The two companies are working together to form their own virtual desktop infrastructure offering.
A pair of software companies want to put their own spin on desktop virtualization.
Parallels, the company formally called SWsoft,
and Quest Software are combining their virtualization and management software suites to offer a unified VDI (virtual desktop infrastructure) product for enterprises looking to centralize the management of PCs in the data center.
The combined product draws from Parallels' Virtuozzo containers and Quest's Provision Networks Virtual Access Suite, which provides the management software, lifecycle management and the connection broker to connect a series of desktops to a centralized server, which should make managing a desktop fleet easier and secure the data in the centralized server within the data center.
The concept of VDI and centralizing data has been given a serious look by a number of virtualization vendors looking to expand the technology beyond server consolidation and disaster recovery.
and a host of smaller virtualization companies
are each looking to gain a foothold in what is still a market in its infancy. Later this year, Microsoft is expected to join the desktop virtualization parade with its Hyper-V hypervisor that will come with Windows Server 2008.
What makes the offering from Parallels and Quest different is the nature of Virtuozzo containers. Unlike the type of hypervisor used by VMware and Citrix's XenDesktop, which divides a physical server into different virtual machines, the containers partition the underlying operating system into different environments.
This way of creating virtual machines allows for easier management of the virtual environment since the IT department deals with only one operating system and one software stack instead of having different operating systems and applications in various virtual machines, according to Paul Ghostine, a vice president and general manager at Quest. In this scenario, Ghostine said users can get more desktops with each server and cut down on the amount of backend storage needed to support VDI.
"Since there is one underlying copy of the operating system and the applications you can seamlessly apply global updates and patches to a server very quickly," said Corey Thomas, vice president of marketing for Parallels. "One of the things we found from customers is that they were very interested in what we could do in storage. With this solution, you only have to have one copy of the OS and application stored per server."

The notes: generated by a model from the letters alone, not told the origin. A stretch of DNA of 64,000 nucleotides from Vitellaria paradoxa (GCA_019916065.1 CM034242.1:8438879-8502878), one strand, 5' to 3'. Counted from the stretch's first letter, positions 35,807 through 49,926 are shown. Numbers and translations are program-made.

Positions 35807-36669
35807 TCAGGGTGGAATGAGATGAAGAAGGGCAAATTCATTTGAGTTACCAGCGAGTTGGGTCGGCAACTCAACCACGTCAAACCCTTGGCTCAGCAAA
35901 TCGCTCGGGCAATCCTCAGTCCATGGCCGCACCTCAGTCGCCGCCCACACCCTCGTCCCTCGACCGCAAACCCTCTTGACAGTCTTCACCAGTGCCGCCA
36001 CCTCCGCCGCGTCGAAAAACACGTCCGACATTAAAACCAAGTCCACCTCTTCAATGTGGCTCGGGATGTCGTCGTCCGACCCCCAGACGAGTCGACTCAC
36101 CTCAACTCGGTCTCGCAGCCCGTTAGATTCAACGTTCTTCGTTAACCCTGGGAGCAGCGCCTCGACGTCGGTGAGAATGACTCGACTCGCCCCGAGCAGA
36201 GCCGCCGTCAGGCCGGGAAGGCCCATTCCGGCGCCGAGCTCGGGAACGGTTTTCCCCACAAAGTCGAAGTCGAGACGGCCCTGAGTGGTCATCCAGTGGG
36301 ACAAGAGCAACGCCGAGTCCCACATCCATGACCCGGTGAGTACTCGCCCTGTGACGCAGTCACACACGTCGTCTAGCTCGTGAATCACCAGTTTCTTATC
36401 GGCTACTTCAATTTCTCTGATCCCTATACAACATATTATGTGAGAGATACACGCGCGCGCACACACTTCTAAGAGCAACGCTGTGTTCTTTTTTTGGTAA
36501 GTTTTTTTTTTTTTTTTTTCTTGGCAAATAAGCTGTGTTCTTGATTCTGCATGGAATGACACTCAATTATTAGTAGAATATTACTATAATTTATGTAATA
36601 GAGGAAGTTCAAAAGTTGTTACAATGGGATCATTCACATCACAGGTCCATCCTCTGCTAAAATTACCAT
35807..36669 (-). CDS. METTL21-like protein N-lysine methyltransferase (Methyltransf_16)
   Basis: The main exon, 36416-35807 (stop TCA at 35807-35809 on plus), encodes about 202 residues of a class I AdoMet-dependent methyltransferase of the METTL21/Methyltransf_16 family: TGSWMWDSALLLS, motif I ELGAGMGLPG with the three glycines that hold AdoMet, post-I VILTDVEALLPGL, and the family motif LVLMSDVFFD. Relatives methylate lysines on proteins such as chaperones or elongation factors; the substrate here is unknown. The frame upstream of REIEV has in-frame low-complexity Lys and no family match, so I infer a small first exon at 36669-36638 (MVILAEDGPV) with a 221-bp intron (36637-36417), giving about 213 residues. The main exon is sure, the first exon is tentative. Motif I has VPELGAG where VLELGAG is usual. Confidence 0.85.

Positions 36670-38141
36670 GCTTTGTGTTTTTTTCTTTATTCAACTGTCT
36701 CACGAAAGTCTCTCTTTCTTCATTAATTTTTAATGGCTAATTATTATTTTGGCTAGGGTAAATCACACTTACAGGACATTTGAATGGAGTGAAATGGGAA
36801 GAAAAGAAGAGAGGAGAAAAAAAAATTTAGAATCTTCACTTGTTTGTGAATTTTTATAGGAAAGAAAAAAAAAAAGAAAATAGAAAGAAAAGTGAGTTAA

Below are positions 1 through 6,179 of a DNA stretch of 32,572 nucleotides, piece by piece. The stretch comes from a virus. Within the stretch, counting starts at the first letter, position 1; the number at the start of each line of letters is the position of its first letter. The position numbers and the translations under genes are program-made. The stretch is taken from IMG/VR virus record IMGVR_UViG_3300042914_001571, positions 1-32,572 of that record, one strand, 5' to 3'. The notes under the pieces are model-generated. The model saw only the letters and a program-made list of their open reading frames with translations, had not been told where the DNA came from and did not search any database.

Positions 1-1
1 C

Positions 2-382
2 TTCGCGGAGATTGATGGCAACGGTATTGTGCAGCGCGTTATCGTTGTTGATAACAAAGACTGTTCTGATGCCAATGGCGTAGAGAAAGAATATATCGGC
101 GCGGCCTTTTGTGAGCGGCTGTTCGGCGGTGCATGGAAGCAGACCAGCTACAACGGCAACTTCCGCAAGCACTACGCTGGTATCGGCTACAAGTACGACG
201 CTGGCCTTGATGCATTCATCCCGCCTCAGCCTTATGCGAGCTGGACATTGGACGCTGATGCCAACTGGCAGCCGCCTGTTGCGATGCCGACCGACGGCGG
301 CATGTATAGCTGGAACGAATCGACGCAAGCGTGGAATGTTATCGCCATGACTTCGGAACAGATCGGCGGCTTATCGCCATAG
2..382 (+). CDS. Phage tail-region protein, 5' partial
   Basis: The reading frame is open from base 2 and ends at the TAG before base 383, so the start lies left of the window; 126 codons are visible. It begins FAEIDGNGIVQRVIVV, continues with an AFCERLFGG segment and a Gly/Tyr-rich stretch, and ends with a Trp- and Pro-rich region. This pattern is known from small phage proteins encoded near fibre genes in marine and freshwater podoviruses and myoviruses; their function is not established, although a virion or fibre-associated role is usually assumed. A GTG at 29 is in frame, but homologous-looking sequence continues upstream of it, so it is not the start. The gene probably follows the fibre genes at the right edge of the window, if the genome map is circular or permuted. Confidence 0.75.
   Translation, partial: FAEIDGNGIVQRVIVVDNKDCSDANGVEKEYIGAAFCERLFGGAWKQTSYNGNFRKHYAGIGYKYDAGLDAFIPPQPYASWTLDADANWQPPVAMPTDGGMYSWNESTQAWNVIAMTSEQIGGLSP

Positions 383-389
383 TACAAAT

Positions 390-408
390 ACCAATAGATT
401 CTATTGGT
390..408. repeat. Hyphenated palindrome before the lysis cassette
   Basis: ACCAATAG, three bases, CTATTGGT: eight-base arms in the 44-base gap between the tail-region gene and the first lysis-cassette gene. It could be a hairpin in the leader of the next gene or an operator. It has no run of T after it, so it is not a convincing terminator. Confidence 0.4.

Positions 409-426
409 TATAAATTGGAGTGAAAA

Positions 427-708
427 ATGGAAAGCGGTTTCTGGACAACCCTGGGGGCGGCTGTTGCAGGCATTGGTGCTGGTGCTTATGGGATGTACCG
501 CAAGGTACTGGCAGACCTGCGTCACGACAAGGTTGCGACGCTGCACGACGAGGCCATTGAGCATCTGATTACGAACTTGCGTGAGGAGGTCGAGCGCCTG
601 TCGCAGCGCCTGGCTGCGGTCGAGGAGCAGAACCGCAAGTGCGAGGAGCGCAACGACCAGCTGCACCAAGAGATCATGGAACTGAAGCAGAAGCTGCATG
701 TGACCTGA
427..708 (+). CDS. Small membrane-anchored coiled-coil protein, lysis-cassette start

Charles King, an analyst with Pund-IT Research, said most enterprises experimenting with the current crop of VDI products can usually support four workstations or about a dozen thin clients or desktops with each virtualized server.
While King said there are big benefits to this type of infrastructure - security, consolidation and better management - the top obstacle in the way of VDI is that employees have not embraced this type of model and still prefer a more traditional desktop or the flexibility in using a notebook.
At the same time, with the price of desktops continuing to fall, there seems little incentive for an IT department to invest in a totally new infrastructure.
"The problem is that PCs continue to drop in price and at the same time, they are becoming increasingly powerful with better and better chip technology," King said. "If an enterprise is undergoing a massive refresh, the VDI solution makes sense. If the change is more incremental, it's just more affordable to buy new desktops."
One way that Quest and Parallels are trying to improve the user experience is working to improve Microsoft's RDP (Remote Desktop Protocol), which helps deliver the image to the individual desktop. Ghostine said the companies reducing some of the latency problems to make the user feel as though the Windows OS was local.
The combined Quest and Parallels VDI product is available as of June 24 from both companies at a cost of $140 per concurrent desktop.